Thomas Napton.
11th December 1678
Reference Numbert16781211e-12
VerdictNot Guilty

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6. Thomas Napton of Shoreditch Indicted, for that he, the 3d. Decemb. 1678. 40 yards of Broad-cloath, of the value of 16s. per yard, did steal from one Ralph Walford , and 20 yards more from one Anthrobus . To which he pleaded Not Guilty, and put himself upon the Countrey.

Thomas Napton was the next Prisoner who was indicted for stealing Cloth from Walford, and Anthrobus, against whom this was the proof.

Ralph Walford testified that the Prisoner was a Polisher of Looking Glasses , and wrought and lodged in a place adjoyning to the Room where their Cloth lay. One morning about five of the Clock he comes to Walfords house, and said that he had been Rob'd that they had bound his feet with a Neckcloth, and his hands behind him with a Linen Stockin, and that after they were gone, he unloosed himself, and unbound his feet, and rising, look'd what Cloth was gone, and went to the other man Anthrobus, and brought him to see what was lost; and there were found missing 2 Cloths of Walfords worth 8 s. odd Money, and a long Merchants Cloth of Anthrobus worth 9 s. odd Money; that he let the Thieves in upon their knocking, thinking they had been the Persons belonging to the Warehouse; that he was not intrusted with the Custody of the Cloth, but permitting him to have a Key to it, and passage through in, they thought their Cloth securer for his lying there. That he would take a thousand Oaths, the Cloth was there that night. That he confessed he made no Outcry when he was before Sir William Turner .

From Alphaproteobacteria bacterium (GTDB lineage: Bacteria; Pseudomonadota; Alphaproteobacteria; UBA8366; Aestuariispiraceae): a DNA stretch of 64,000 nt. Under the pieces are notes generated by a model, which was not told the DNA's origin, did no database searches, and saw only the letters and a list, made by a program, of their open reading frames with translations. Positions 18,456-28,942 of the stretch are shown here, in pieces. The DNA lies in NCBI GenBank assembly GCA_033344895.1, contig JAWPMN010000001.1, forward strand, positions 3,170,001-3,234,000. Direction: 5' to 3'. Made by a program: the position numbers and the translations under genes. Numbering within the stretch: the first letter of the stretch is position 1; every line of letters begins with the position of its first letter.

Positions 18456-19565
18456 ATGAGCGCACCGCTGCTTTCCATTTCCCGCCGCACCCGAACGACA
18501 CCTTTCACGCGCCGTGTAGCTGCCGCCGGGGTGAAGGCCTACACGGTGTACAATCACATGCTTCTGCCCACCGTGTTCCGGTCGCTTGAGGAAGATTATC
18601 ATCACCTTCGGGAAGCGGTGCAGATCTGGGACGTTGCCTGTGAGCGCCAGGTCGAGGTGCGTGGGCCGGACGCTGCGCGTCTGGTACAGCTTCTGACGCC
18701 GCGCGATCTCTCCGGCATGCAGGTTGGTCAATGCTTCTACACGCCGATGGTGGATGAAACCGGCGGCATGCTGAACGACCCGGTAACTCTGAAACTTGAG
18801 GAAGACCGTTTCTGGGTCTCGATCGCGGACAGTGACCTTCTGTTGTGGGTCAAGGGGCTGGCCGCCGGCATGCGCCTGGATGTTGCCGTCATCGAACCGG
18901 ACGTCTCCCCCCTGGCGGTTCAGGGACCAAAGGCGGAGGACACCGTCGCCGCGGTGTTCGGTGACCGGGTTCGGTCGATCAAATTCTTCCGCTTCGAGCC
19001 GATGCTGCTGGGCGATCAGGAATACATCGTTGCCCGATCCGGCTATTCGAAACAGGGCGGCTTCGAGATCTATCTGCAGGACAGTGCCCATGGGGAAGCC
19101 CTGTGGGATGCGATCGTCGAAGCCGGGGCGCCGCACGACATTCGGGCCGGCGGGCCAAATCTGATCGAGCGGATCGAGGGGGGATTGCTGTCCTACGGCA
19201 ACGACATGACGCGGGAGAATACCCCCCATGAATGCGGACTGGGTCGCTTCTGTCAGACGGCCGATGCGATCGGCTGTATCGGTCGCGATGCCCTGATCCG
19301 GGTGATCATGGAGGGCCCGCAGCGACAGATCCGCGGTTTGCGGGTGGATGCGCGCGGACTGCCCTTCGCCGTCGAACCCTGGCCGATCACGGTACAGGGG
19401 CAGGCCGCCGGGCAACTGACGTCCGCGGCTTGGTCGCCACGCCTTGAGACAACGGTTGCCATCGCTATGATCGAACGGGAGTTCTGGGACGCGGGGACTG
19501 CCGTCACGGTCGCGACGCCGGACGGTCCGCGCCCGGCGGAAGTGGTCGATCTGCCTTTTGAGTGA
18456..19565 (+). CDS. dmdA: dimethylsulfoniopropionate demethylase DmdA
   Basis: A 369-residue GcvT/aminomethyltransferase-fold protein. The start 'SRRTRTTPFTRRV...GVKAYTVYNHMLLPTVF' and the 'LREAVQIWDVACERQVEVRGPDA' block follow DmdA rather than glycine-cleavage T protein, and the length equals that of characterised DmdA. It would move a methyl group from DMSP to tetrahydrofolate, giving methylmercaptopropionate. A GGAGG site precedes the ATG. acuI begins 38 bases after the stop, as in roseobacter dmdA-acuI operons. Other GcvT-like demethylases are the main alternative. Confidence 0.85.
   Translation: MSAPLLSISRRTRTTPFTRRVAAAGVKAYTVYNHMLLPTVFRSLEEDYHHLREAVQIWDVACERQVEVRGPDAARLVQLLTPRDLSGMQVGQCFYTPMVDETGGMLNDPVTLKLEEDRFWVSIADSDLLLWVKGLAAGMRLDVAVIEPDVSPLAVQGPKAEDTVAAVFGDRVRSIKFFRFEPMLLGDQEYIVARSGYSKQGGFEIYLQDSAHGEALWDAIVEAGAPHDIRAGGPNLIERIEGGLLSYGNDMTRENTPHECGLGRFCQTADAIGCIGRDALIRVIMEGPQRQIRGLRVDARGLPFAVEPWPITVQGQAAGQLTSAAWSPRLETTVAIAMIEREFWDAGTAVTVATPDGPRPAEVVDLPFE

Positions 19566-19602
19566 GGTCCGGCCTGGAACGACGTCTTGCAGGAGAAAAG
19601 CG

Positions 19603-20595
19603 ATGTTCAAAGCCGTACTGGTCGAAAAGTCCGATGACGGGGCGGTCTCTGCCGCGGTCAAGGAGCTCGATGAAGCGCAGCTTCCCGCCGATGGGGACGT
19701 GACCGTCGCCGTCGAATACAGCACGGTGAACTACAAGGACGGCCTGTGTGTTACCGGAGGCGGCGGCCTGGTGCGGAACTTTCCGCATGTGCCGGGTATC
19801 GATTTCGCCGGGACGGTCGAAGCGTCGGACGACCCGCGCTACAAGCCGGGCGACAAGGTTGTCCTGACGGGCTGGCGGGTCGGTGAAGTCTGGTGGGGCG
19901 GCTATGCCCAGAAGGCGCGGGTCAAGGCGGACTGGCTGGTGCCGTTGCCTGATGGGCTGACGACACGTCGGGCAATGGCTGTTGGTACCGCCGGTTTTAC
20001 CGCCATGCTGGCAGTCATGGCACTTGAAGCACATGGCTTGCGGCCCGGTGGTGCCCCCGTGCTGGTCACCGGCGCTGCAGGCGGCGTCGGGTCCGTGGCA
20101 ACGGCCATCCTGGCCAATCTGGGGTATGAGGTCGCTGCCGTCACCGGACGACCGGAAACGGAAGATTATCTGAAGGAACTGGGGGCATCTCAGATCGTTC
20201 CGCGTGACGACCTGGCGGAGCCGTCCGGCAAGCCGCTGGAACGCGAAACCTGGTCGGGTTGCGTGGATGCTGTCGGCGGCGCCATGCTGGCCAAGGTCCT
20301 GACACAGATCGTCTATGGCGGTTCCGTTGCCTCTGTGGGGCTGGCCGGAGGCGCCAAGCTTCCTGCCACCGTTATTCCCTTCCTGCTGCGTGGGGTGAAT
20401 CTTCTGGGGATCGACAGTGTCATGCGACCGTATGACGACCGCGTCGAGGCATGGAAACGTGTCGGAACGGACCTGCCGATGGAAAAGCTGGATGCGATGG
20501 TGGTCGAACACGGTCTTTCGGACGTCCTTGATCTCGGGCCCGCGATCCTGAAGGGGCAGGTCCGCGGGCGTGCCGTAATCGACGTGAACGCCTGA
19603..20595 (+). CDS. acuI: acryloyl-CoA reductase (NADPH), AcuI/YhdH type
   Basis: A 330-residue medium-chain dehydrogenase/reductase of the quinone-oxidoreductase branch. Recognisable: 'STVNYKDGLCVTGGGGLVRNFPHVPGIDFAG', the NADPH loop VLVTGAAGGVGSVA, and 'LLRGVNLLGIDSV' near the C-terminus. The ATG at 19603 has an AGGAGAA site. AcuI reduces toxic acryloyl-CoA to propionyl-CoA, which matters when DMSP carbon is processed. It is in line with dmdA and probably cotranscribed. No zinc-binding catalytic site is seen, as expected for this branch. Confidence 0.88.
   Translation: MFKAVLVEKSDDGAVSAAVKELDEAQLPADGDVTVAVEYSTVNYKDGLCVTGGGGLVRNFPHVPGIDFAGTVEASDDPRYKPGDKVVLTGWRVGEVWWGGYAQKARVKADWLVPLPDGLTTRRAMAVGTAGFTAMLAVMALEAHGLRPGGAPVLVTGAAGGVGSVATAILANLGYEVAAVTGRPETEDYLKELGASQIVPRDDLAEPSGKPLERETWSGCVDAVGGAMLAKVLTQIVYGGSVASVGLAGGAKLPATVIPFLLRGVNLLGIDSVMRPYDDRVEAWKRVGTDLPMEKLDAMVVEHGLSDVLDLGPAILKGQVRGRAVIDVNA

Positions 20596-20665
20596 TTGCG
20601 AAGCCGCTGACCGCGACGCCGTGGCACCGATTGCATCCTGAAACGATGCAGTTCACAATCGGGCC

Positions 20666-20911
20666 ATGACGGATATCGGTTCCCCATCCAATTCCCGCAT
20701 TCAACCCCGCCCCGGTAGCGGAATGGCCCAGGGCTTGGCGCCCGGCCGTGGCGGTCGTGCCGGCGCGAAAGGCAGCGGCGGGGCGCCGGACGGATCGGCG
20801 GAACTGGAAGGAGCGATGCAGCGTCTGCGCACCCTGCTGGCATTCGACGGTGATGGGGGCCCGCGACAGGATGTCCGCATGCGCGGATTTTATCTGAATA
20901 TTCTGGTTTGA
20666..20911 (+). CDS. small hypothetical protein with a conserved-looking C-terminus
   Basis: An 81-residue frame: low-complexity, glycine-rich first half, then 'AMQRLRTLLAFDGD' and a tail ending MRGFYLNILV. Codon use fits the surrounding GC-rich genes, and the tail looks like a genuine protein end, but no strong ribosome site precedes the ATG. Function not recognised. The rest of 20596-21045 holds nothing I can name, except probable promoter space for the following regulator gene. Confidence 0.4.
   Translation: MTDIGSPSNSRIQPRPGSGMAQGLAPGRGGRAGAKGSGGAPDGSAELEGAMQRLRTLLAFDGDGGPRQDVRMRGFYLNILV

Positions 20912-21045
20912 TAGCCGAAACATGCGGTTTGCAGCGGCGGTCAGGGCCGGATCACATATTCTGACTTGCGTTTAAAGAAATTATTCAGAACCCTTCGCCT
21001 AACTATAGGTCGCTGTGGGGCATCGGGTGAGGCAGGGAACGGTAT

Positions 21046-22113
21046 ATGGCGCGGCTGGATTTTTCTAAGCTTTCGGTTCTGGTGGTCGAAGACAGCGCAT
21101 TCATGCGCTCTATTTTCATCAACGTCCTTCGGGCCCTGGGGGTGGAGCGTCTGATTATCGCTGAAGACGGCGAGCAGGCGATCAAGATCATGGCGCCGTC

Anthrobus swore he made such a like story to him, and said it was his weakness that he did not cry out; that his Wife was gone out that morning by Three o'clock to washing, as she was indeed, and that the Thieves came about Four, and he came to them about Five; That he said, he himself had lost nothing unless 3 or 4 s. of his Wives, and his Kettle, which Kettle he had lent to his own Son in Law, 2 days before.

The Son in Law to Walford speaks to the same effect, that he said they nubled him about the Head, and bid him go to bed, you old Dog, and then bound him; that being told by Walfords wife, it was more like to be Evenings Work to take away the Cloth, than Mornings, he reply'd, for ought he knew it might be so, for he was out in the Evening, but when he came in, he did not miss any of the Cloth, because he knew not what was there. And afterwards said, he blest be God he got no hurt, but they did beat their Pistols about his head; and before had said, he was almost killed. And the same Evidence the Woman gave. And upon these Circumstances, they suspected the Prisoner.

He denied the Felony, and told the story in Court himself; and being asked whether they could not have found Rope, on any more likely thing to bind him with, than the Stockin and Neckcloth, he said there was Rope enough, but it was not in the Room he lay in, but in the Warehouse: he confessed he said it might be the Evenings work, because he had been forth; and did not see what the Thieves carried away. That it was his weakness he did not pursue them, and for fear he durst not (though he could have done it) unbind himself till they were gone. That he appealed to the very Prosecutors, he had behaved himself honestly, wrought hard for his living, and was never taxed with the wronging any man of the worth of a Farthing. Which was acknowledged by the Witnesses.

Hereupon the Court left it to the Jury, whether upon these Circumstances the Prisoner was guilty or not.

That Thomas Napton is not guilty of stealing the Cloth of Mackham and Anthrobus, nor did flie for it.

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